A 2018 study highlighted a few tidbits about academic research. Only 55% of all traffic arriving to a journal website is non-search traffic. Between 2015 and 2018, there was a fall in usage of publisher website for search while use of specialized bibliographic databases and web search engines showed a marked rise. Popularity of journal alerts for discovery of journals also declined. Whereas in Asia, South America, and Africa publisher websites are considered as important as search engines, researchers in NA and Europe have consistently shown lower preference for publisher websites than search engines. But falling search traffic on publisher websites is not the only source of concern. Many publishers, especially small-scale publishers, are forced to publish their content through a large publisher. They exercise control only over editorial content; pricing, sales, and marketing are handled by large publisher. As a result, these small publishers require an economical, independent distribution platform that allows them control over pricing, marketing, and sales.
User Experience – The Bane of Platforms
A prevailing misgiving about the declining traffic on publisher platforms is the issue of authentication; in recent years, initiatives like RA21 have emerged to simplify access to content across scientific platforms. Poor user experience in these platforms has led to the proliferation of websites like Sci-Hub. Due to several copyright infringements, Sci-hub has been declared illegal in many courts and its sites are banned. But there are several researchers with legitimate access to content who use Sci-hub for a better user experience. User experience is indeed key to discovery. So, it is incumbent for publishers, large and small, to enhance the user experience for academic researchers.
This era has seen the emergence of platforms that works as the industry’s answer to these protracted platform problems. With a convenient and single content management system, these platforms allow publishers to host different types of content – journals, video, blogs, news, among others – on the platform. Sections, articles, chapters, and other content types can contain a diversity of content such as images, videos, interactive figures, sound files, graphs, tables, charts, and PowerPoint. These new-age platforms are also having a powerful in-built semantic capability that makes the content more search-friendly and discoverable. These highly advanced platforms allow users to navigate through subject or other taxonomies, look for terms or topics of interest to the user, and search by specific attributes of the content such as author. They also provide provision for access control whereby the publisher determines who can see the content without a paywall. Specific content can be restricted; teachers have access to certain content that students do not.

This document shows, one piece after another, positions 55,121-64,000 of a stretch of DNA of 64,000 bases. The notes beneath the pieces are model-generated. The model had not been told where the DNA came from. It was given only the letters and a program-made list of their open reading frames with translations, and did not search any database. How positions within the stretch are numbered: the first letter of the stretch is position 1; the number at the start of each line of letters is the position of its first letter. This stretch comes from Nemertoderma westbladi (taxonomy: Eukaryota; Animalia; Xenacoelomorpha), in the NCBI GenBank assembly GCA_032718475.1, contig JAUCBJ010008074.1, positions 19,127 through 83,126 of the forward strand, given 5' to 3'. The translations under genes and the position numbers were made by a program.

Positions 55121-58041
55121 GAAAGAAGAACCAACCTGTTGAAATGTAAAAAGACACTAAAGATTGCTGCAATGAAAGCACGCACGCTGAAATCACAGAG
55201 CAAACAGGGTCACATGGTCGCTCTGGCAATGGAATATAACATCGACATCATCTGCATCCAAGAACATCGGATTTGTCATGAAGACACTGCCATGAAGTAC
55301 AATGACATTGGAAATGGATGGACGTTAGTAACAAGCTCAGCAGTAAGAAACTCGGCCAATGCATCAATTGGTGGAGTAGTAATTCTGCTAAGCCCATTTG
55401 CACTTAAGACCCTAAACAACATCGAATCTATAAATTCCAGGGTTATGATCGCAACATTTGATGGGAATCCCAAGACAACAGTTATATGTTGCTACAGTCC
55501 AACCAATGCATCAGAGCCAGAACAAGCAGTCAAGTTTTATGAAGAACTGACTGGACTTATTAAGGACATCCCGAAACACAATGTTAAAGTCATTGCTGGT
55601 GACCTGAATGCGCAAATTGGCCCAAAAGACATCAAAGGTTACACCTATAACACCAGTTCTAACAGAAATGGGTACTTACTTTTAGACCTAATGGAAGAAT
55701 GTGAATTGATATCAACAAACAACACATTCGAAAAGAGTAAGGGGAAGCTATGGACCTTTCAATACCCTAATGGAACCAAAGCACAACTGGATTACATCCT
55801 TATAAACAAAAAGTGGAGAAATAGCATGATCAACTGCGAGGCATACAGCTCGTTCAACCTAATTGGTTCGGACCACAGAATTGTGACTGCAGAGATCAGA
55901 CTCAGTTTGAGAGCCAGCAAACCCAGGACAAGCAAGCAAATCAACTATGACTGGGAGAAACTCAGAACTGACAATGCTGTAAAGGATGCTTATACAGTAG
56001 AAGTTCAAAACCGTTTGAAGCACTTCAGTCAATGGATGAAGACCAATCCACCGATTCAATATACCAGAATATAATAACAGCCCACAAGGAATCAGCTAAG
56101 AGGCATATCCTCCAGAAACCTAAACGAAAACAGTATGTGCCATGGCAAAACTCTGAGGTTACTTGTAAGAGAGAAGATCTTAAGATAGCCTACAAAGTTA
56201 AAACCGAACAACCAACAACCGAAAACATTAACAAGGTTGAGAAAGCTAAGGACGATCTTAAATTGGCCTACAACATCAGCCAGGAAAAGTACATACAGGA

The other advantages of these platforms are their sophisticated tools and services – whether for commercial purposes such as advertising and UI optimization, or research-communication purposes such as code execution – are increasingly available from third parties and do not need to be reinvented by the platform partner. Integration offers the advantage of speed and standardization.
Many other embedded tools allow publishers or their partners to upload and publish a large volume of varied content. These platforms have a dynamic user interface with constant updates in features. Publishers can have the option to update pages on their own using different modules.
These platforms provide a complete range of tools to support the publishing life cycle. From content ingestion, preview and embargo support, publication, alerts, browse, search, taxonomic support, discovery, access control, eCommerce, and analytics, these new-age platforms support a wide array of XML-based content and multimedia content types. Multiple front-end technologies support a wide array of use cases.